F. W. Hall, Companion to Classical Texts, 51, 230; Th. Birt, Antike Buchwesen, 284 f.

3Buchwesen, 354; compare his discussion in his revision of Müller's Handbuch, 1. 316 ff.

receipts divided pro rata. Macrocolla were large sheets used for some special purpose, possibly for a presentation copy. Therefore, we are not justified in inferring that this was the regular arrangement between Cicero and Atticus. Even if the author did help now and then to defray the preliminary expenses, it would not prove that he would receive more than reimbursement. Another passage often used to prove that Cicero made a profit from his works is the following: Ligarianam praeclare vendidisti. Posthac quicquid scripsero, tibi praeconium deferam (Ad Att. 13.12.2), but this is to be interpreted in the light of another letter (Ad Att. 13.19.2), written about a week later: Ligarianam, ut video, praeclare auctoritas tua commendavit. Vendo is common enough in the sense of 'recommend'; cf. e. g. Ad Att. 1.16.16,8.16.1; Horace Epp. 2.1.75. In Horace, Epp. 2.1.35, pretium is used in a similar figurative sense. The first edition of the Academica resulted in a loss for Atticus (Ad Att. 13.13.1), for which Cicero tried to console him by promising him that the second edition would be far superior in every way, but there is no suggestion in this consolation that Cicero shared the loss, nor is there any sign of financial concern on Cicero's part at all. So, if there was a percentage arrangement in this case, Cicero's profit must have been guaranteed. It is easier to believe that there was no such arrangement. In another case (Ad Att. 2.1.2), Cicero directs Atticus to have the De Consulatu Suo in Athens and other cities of Greece, videtur enim posse aliquid nostris rebus lucis adferre. There is no suggestion here of financial returns. We know of at least one case where Atticus allowed a work of Cicero to get out without the author's consent (Ad Att. 13.21 A.1), and the incident proves that in this case at least there was no very binding contract between them. A somewhat similar experience is referred to in De Oratore 1.5 (compare 1.94) regarding the De Inventione.

Cicero, therefore, gives us no reason to believe that authors were financially benefited by their labors, even if he gives no absolute proof that they were not.

Let us turn to Horace. The antecedents and early life of the poet would not suggest that he could afford to devote himself to literature unless it promised some reward. He tells us that poverty drove him to write verses (Epp. 2.2.49 ff.), and there must have been some prospect of financial success to draw to Rome such a steady stream of aspiring authors. Yet in another passage (Serm. 1.4.71), written very soon after his coming to Rome after Philippi, Horace disclaims any intention of publishing his works broadcast. Single poems, recited privately to a small circle of friends, could hardly have been a source of great profit. Their chief financial value was as advertising. It is true that later Horace had an arrangement with the Sosii brothers to publish his works, and from this they were to get aera, while Horace was content with longum aevum (Ars Poetica 345-346; Epp. 1.20.2).

The relations of Martial and his publishers are very complicated. We may safely say that, if any Roman

author made money from literature, Martial was that author. He was not likely to overlook any source of income. Yet we do not know what financial basis his dealings with his publishers had, though Birt believes he received his profits in the form of a lump sum1. He mentions in his poems four publishers (or booksellers) --Secundus, Pollius, Atrectus, and Trypho.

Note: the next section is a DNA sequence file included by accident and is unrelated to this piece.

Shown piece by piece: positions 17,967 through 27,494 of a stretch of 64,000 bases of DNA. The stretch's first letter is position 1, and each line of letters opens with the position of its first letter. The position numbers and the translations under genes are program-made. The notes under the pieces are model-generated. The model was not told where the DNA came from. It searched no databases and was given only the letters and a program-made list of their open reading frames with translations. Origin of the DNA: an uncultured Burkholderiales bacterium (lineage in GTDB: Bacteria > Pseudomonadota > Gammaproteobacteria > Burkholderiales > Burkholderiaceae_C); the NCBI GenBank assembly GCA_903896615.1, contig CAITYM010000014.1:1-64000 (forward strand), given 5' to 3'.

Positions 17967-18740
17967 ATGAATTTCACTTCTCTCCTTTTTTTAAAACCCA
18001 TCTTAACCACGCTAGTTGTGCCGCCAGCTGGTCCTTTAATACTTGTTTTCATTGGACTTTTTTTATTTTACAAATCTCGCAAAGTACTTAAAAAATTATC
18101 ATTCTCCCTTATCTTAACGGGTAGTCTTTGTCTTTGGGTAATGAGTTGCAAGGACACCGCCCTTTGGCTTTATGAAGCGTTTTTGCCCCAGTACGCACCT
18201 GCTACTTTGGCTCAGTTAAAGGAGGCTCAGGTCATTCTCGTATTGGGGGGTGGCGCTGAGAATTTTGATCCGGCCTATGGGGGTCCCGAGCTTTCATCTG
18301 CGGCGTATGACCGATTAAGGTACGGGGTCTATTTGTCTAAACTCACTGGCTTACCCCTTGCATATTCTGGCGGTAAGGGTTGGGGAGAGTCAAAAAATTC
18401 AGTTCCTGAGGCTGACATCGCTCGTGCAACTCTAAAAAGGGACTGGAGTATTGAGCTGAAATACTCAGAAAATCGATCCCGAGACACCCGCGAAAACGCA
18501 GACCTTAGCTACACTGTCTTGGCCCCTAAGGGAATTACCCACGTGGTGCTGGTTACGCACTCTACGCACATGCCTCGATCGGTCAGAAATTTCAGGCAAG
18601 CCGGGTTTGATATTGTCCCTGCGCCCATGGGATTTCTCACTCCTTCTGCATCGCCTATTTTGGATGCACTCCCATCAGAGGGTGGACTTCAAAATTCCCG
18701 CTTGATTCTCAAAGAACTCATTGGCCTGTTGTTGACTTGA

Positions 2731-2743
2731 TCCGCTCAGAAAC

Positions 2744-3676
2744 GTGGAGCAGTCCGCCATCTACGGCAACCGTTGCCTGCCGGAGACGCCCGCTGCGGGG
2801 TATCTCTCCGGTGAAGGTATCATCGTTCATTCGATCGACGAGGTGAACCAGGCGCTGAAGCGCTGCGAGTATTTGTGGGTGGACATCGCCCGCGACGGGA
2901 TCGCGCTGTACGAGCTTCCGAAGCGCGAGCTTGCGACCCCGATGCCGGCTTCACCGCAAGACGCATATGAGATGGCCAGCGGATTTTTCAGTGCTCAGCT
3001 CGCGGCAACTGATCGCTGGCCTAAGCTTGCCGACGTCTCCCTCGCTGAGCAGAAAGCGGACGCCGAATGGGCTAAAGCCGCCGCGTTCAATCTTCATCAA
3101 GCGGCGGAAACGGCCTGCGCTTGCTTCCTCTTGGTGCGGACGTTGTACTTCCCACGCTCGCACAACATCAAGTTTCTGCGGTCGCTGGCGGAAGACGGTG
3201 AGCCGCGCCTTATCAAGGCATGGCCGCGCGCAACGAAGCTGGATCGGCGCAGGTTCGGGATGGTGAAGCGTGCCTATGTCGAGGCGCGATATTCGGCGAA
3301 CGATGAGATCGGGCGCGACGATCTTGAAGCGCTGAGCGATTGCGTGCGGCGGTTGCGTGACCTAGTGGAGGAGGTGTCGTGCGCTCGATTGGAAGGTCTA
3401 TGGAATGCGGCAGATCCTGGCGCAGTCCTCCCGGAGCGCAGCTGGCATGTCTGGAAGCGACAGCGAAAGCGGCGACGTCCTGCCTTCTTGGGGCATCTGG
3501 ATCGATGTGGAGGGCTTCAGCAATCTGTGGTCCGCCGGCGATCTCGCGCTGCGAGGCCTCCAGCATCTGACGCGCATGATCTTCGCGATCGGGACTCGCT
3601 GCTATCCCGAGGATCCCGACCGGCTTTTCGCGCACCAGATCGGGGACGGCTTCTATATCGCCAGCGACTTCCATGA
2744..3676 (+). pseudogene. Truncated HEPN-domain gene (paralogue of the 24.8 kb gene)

I shall mention these men in the order in which they appear in the poems. In the second epigram of the collection we now have, Martial advises travellers to buy the small handy edition of the Epigrams, an edition on parchment, which Secundus has on sale at his shop behind the temple of Peace. We might infer that Secundus was the publisher of this volume in the series", especially if we could think of this poem as having appeared separately on the pila of the bookseller, like the rhyming advertisement and (identical) title page of Lowell's Fable for Critics, with which Putnam aptly compares Martial's poem. In the same volume (1.113), we find a reference to Pollius, the publisher of the poet's youthful works. In 1.117 Lupercus, who wishes to borrow a copy of Martial's poems, is told that Atrectus, whose shop is in the Argiletum, sells the book for five denarii, a price which Lupercus naturally thinks too high. Here we have, then, three possible publishers mentioned in one book. I shall consider more fully at another time the relations of the three and the problem of different editions of Book 1, a matter somewhat freely debated in recent years. In 4.72 a borrower is referred to the bookstore of Trypho, and in 13.3 the poet says that Trypho has the Xenia for sale at four sestertii, but can sell it for two and still make money. The interpretation of this last remark is doubtful. We know that fixed prices were as rare in ancient Italy as in modern, but we are hardly prepared for such a suggestion as this. I venture to add to the number of explanations. Trypho was a man of consequence—to his influence we owe the publication of Quintilian's Institutio Oratoria-and in my opinion a close friend of Martial. It is, therefore, good advertising that Martial is on jesting terms with the famous publisher, and the poet can make facetious remarks about his publisher's excessive profits without fear of being misunderstood—at least by his contemporaries. Obviously none of the passages I have cited allows us to determine the financial relations existing between Martial and his publishers. A percentage basis is out of the question when we remember Martial's complaint that, even though his poems are known in distant Britain, nescit sacculus ista meus (11.3.6). I do not believe that we can assume even the payment of a lump sum as a regular thing. Martial himself has led many critics astray by the phrase praemium libellorum (10.74.7). Yet the passage proves nothing. The poet complains that, worn out by calls and social formalities,